Monday, August 5, 2013

Playing Bodice Whac-a-Mole!

The Bodice -- That mythical garment, created in the laboratories of Colonial Williamsburg long ago as a colonial-like uniform for their guides. They were innocently released into the wild by their Costume Design Center, who using their own words, "thought it was a good idea at the time".  Because they were inexpensive and readily available, they went on to reproduce and colonize throughout the reenacting world during the bicentennial.  As research proved their inaccuracy, movements developed to eradicate them, only for them to reappear every spring like dandelions, with each crop of new reenactors.  Sutlers continue to sell them, even though they know them to be incorrect, and as long as there is demand, they will be offered for sale.
The Mythical Bodice

We see so few of them in the Boston area because of the Battle Road Clothing Guidelines (that have pretty much become the standard around here) though there are a few annual sightings around Patriot's Day at parades and at certain town militia events.  Even here in Hiveland, we are constantly playing Bodice Whac-a-Mole!  Every time you think you've licked them, they pop up somewhere else.

This weekend at the annual Redcoats & Rebels event at Old Sturbridge Village, despite the efforts of the organizers to push authenticity standards forward, the bodices were back, though thankfully in fewer numbers than in past years. So why do they persist, even though we all know they are wrong? To answer my own question, it's because "we" know they are wrong but "we all" don't.

Now, I truly believe no one deliberately chooses to dress inaccurately.  Women wear bodices because they don't know any better and/or don't know that there are good alternatives. It's also been posed to me that one of the reasons bodices refuse to go extinct is that menfolk don't care (or don't know) about proper women's clothing and that they hand their wives a catalog and instruct them to pick something out -- because "if it's in a catalog or if a sutler sells something, it has to be right".   Whatever the reason, bodices are our hobby's perennial weed.

So my dear readers, I ask you, can we work to make New England a bodice-free zone?  Do your part!  Spread the word. Remove them from your unit's loaner clothing stash.  Lend a bedgown to a newbie.  If you are a bodice wearer, make a bedgown (they are easy to make!) or better yet make a pair of jumps or stays and get thyself into a gown.  Bring a friend to the Hive this winter!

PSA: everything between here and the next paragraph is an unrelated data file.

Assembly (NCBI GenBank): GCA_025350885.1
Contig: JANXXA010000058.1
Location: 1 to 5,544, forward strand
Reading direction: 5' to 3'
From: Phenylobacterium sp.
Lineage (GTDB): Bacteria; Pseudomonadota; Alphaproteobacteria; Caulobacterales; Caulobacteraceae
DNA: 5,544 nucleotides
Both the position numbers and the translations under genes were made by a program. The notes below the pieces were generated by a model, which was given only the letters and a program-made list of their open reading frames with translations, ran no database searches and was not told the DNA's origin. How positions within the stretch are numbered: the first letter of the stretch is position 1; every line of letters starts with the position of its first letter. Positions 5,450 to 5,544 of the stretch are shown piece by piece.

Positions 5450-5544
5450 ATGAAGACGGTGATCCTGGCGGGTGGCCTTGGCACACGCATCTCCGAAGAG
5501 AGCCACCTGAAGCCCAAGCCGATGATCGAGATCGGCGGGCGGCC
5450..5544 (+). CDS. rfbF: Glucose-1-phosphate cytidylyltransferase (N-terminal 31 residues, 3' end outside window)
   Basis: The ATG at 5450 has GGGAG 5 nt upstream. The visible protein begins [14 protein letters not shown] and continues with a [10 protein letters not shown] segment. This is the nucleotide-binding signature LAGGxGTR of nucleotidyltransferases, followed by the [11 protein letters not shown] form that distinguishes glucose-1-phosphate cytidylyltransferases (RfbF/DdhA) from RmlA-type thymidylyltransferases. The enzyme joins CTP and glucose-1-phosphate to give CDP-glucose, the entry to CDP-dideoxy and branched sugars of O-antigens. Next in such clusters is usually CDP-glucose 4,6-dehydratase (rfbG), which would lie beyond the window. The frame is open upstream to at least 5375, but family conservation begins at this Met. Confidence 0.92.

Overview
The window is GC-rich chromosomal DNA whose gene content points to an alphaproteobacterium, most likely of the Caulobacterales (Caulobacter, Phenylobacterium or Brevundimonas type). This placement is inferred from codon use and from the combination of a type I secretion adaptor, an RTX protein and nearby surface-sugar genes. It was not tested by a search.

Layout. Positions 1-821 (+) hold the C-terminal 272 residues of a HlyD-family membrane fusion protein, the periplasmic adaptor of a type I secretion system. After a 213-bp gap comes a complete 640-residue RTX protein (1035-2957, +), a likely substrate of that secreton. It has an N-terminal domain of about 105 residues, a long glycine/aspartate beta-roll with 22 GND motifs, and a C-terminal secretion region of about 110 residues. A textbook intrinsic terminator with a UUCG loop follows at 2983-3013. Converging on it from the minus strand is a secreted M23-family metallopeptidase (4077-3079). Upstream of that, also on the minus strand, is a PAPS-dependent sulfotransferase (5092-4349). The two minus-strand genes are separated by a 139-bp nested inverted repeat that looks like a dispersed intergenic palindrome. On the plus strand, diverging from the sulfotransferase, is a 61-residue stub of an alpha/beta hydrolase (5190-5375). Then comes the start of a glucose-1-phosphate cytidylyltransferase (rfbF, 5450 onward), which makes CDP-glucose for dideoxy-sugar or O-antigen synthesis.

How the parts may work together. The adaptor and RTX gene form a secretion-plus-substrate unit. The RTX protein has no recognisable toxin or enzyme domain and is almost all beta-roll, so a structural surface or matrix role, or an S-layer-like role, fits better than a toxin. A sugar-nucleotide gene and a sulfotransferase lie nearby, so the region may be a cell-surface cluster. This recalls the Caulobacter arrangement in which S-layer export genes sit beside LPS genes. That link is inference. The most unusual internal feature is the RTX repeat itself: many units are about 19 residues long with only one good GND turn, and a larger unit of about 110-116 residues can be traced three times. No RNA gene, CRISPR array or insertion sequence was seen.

Maybe I'm Don Quixote tilting at windmills here, but I think we can make bodices a thing of past once and for all.  What do you say folks, let's make a world where the only one left wearing a bodice is the St. Pauli girl!!!!


  1. I'm not a reenactor, but I find information about historical garments very interesting. What would make this *particular* post more instructive to me would be illustrations of the correct items you are asking people to use in place of the (condemmed) bodice.

  2. Quinn - that's a whole 'nother post! The ideal garment is a gown, which is worn with stays. That's a lot to undertake for a "newbie". An alternative garment is a bedgown. For someone new to reenacting is a good starter garment. It is easy to make, and until you can make a pair of stays, can be worn with a sports bra and give still a good impression. Here's a link to a good English example

  3. Here in Pa.I have been burning c 1776 shower cap mop caps the past two seasons. My sacrificial cap offerings. I will also help whack a mole bodices- Yes we CAN and KNOW how to do better period correct attire.

  4. Here's the link to the bedgown in the Manchester galleries

  5. As I suppose you have a group of international readers I think it should be well to remark that bodices of different kinds were very much in use by the rural population in many main land European countries at this time, and so are perfectly period for re-enactors in those countries.

    That is however *no excuse* to wear them in the English colonies.

    I'm fighting a similar battle over inacurate "medieval" clothing in Sweden - my main period being the late 14th century. Not sure how well I'm doing on that one, as a lot of people are more interested in the look they *want* to have, rather than the one they *should* have...

  6. Sarah - They wear two types of bodices here -- the English bodice, which is essentially a vest and then there's the French bodice, which is more like the folk costumes of Europe. What our ladies are actually wearing s a hybrid whose origin and history would make a good master thesis.

  7. I know of at least two women who claim that the "French Bodice" is actually a sleeveless stay cover. Yet when I ask for references they do not share their information. Comments?

  8. Jane, corset covers are a 19th century garment. They do not exist to my knowledge in the 17th or 18th centuries. And corset covers were never worn on the outside in 19th century. Hallie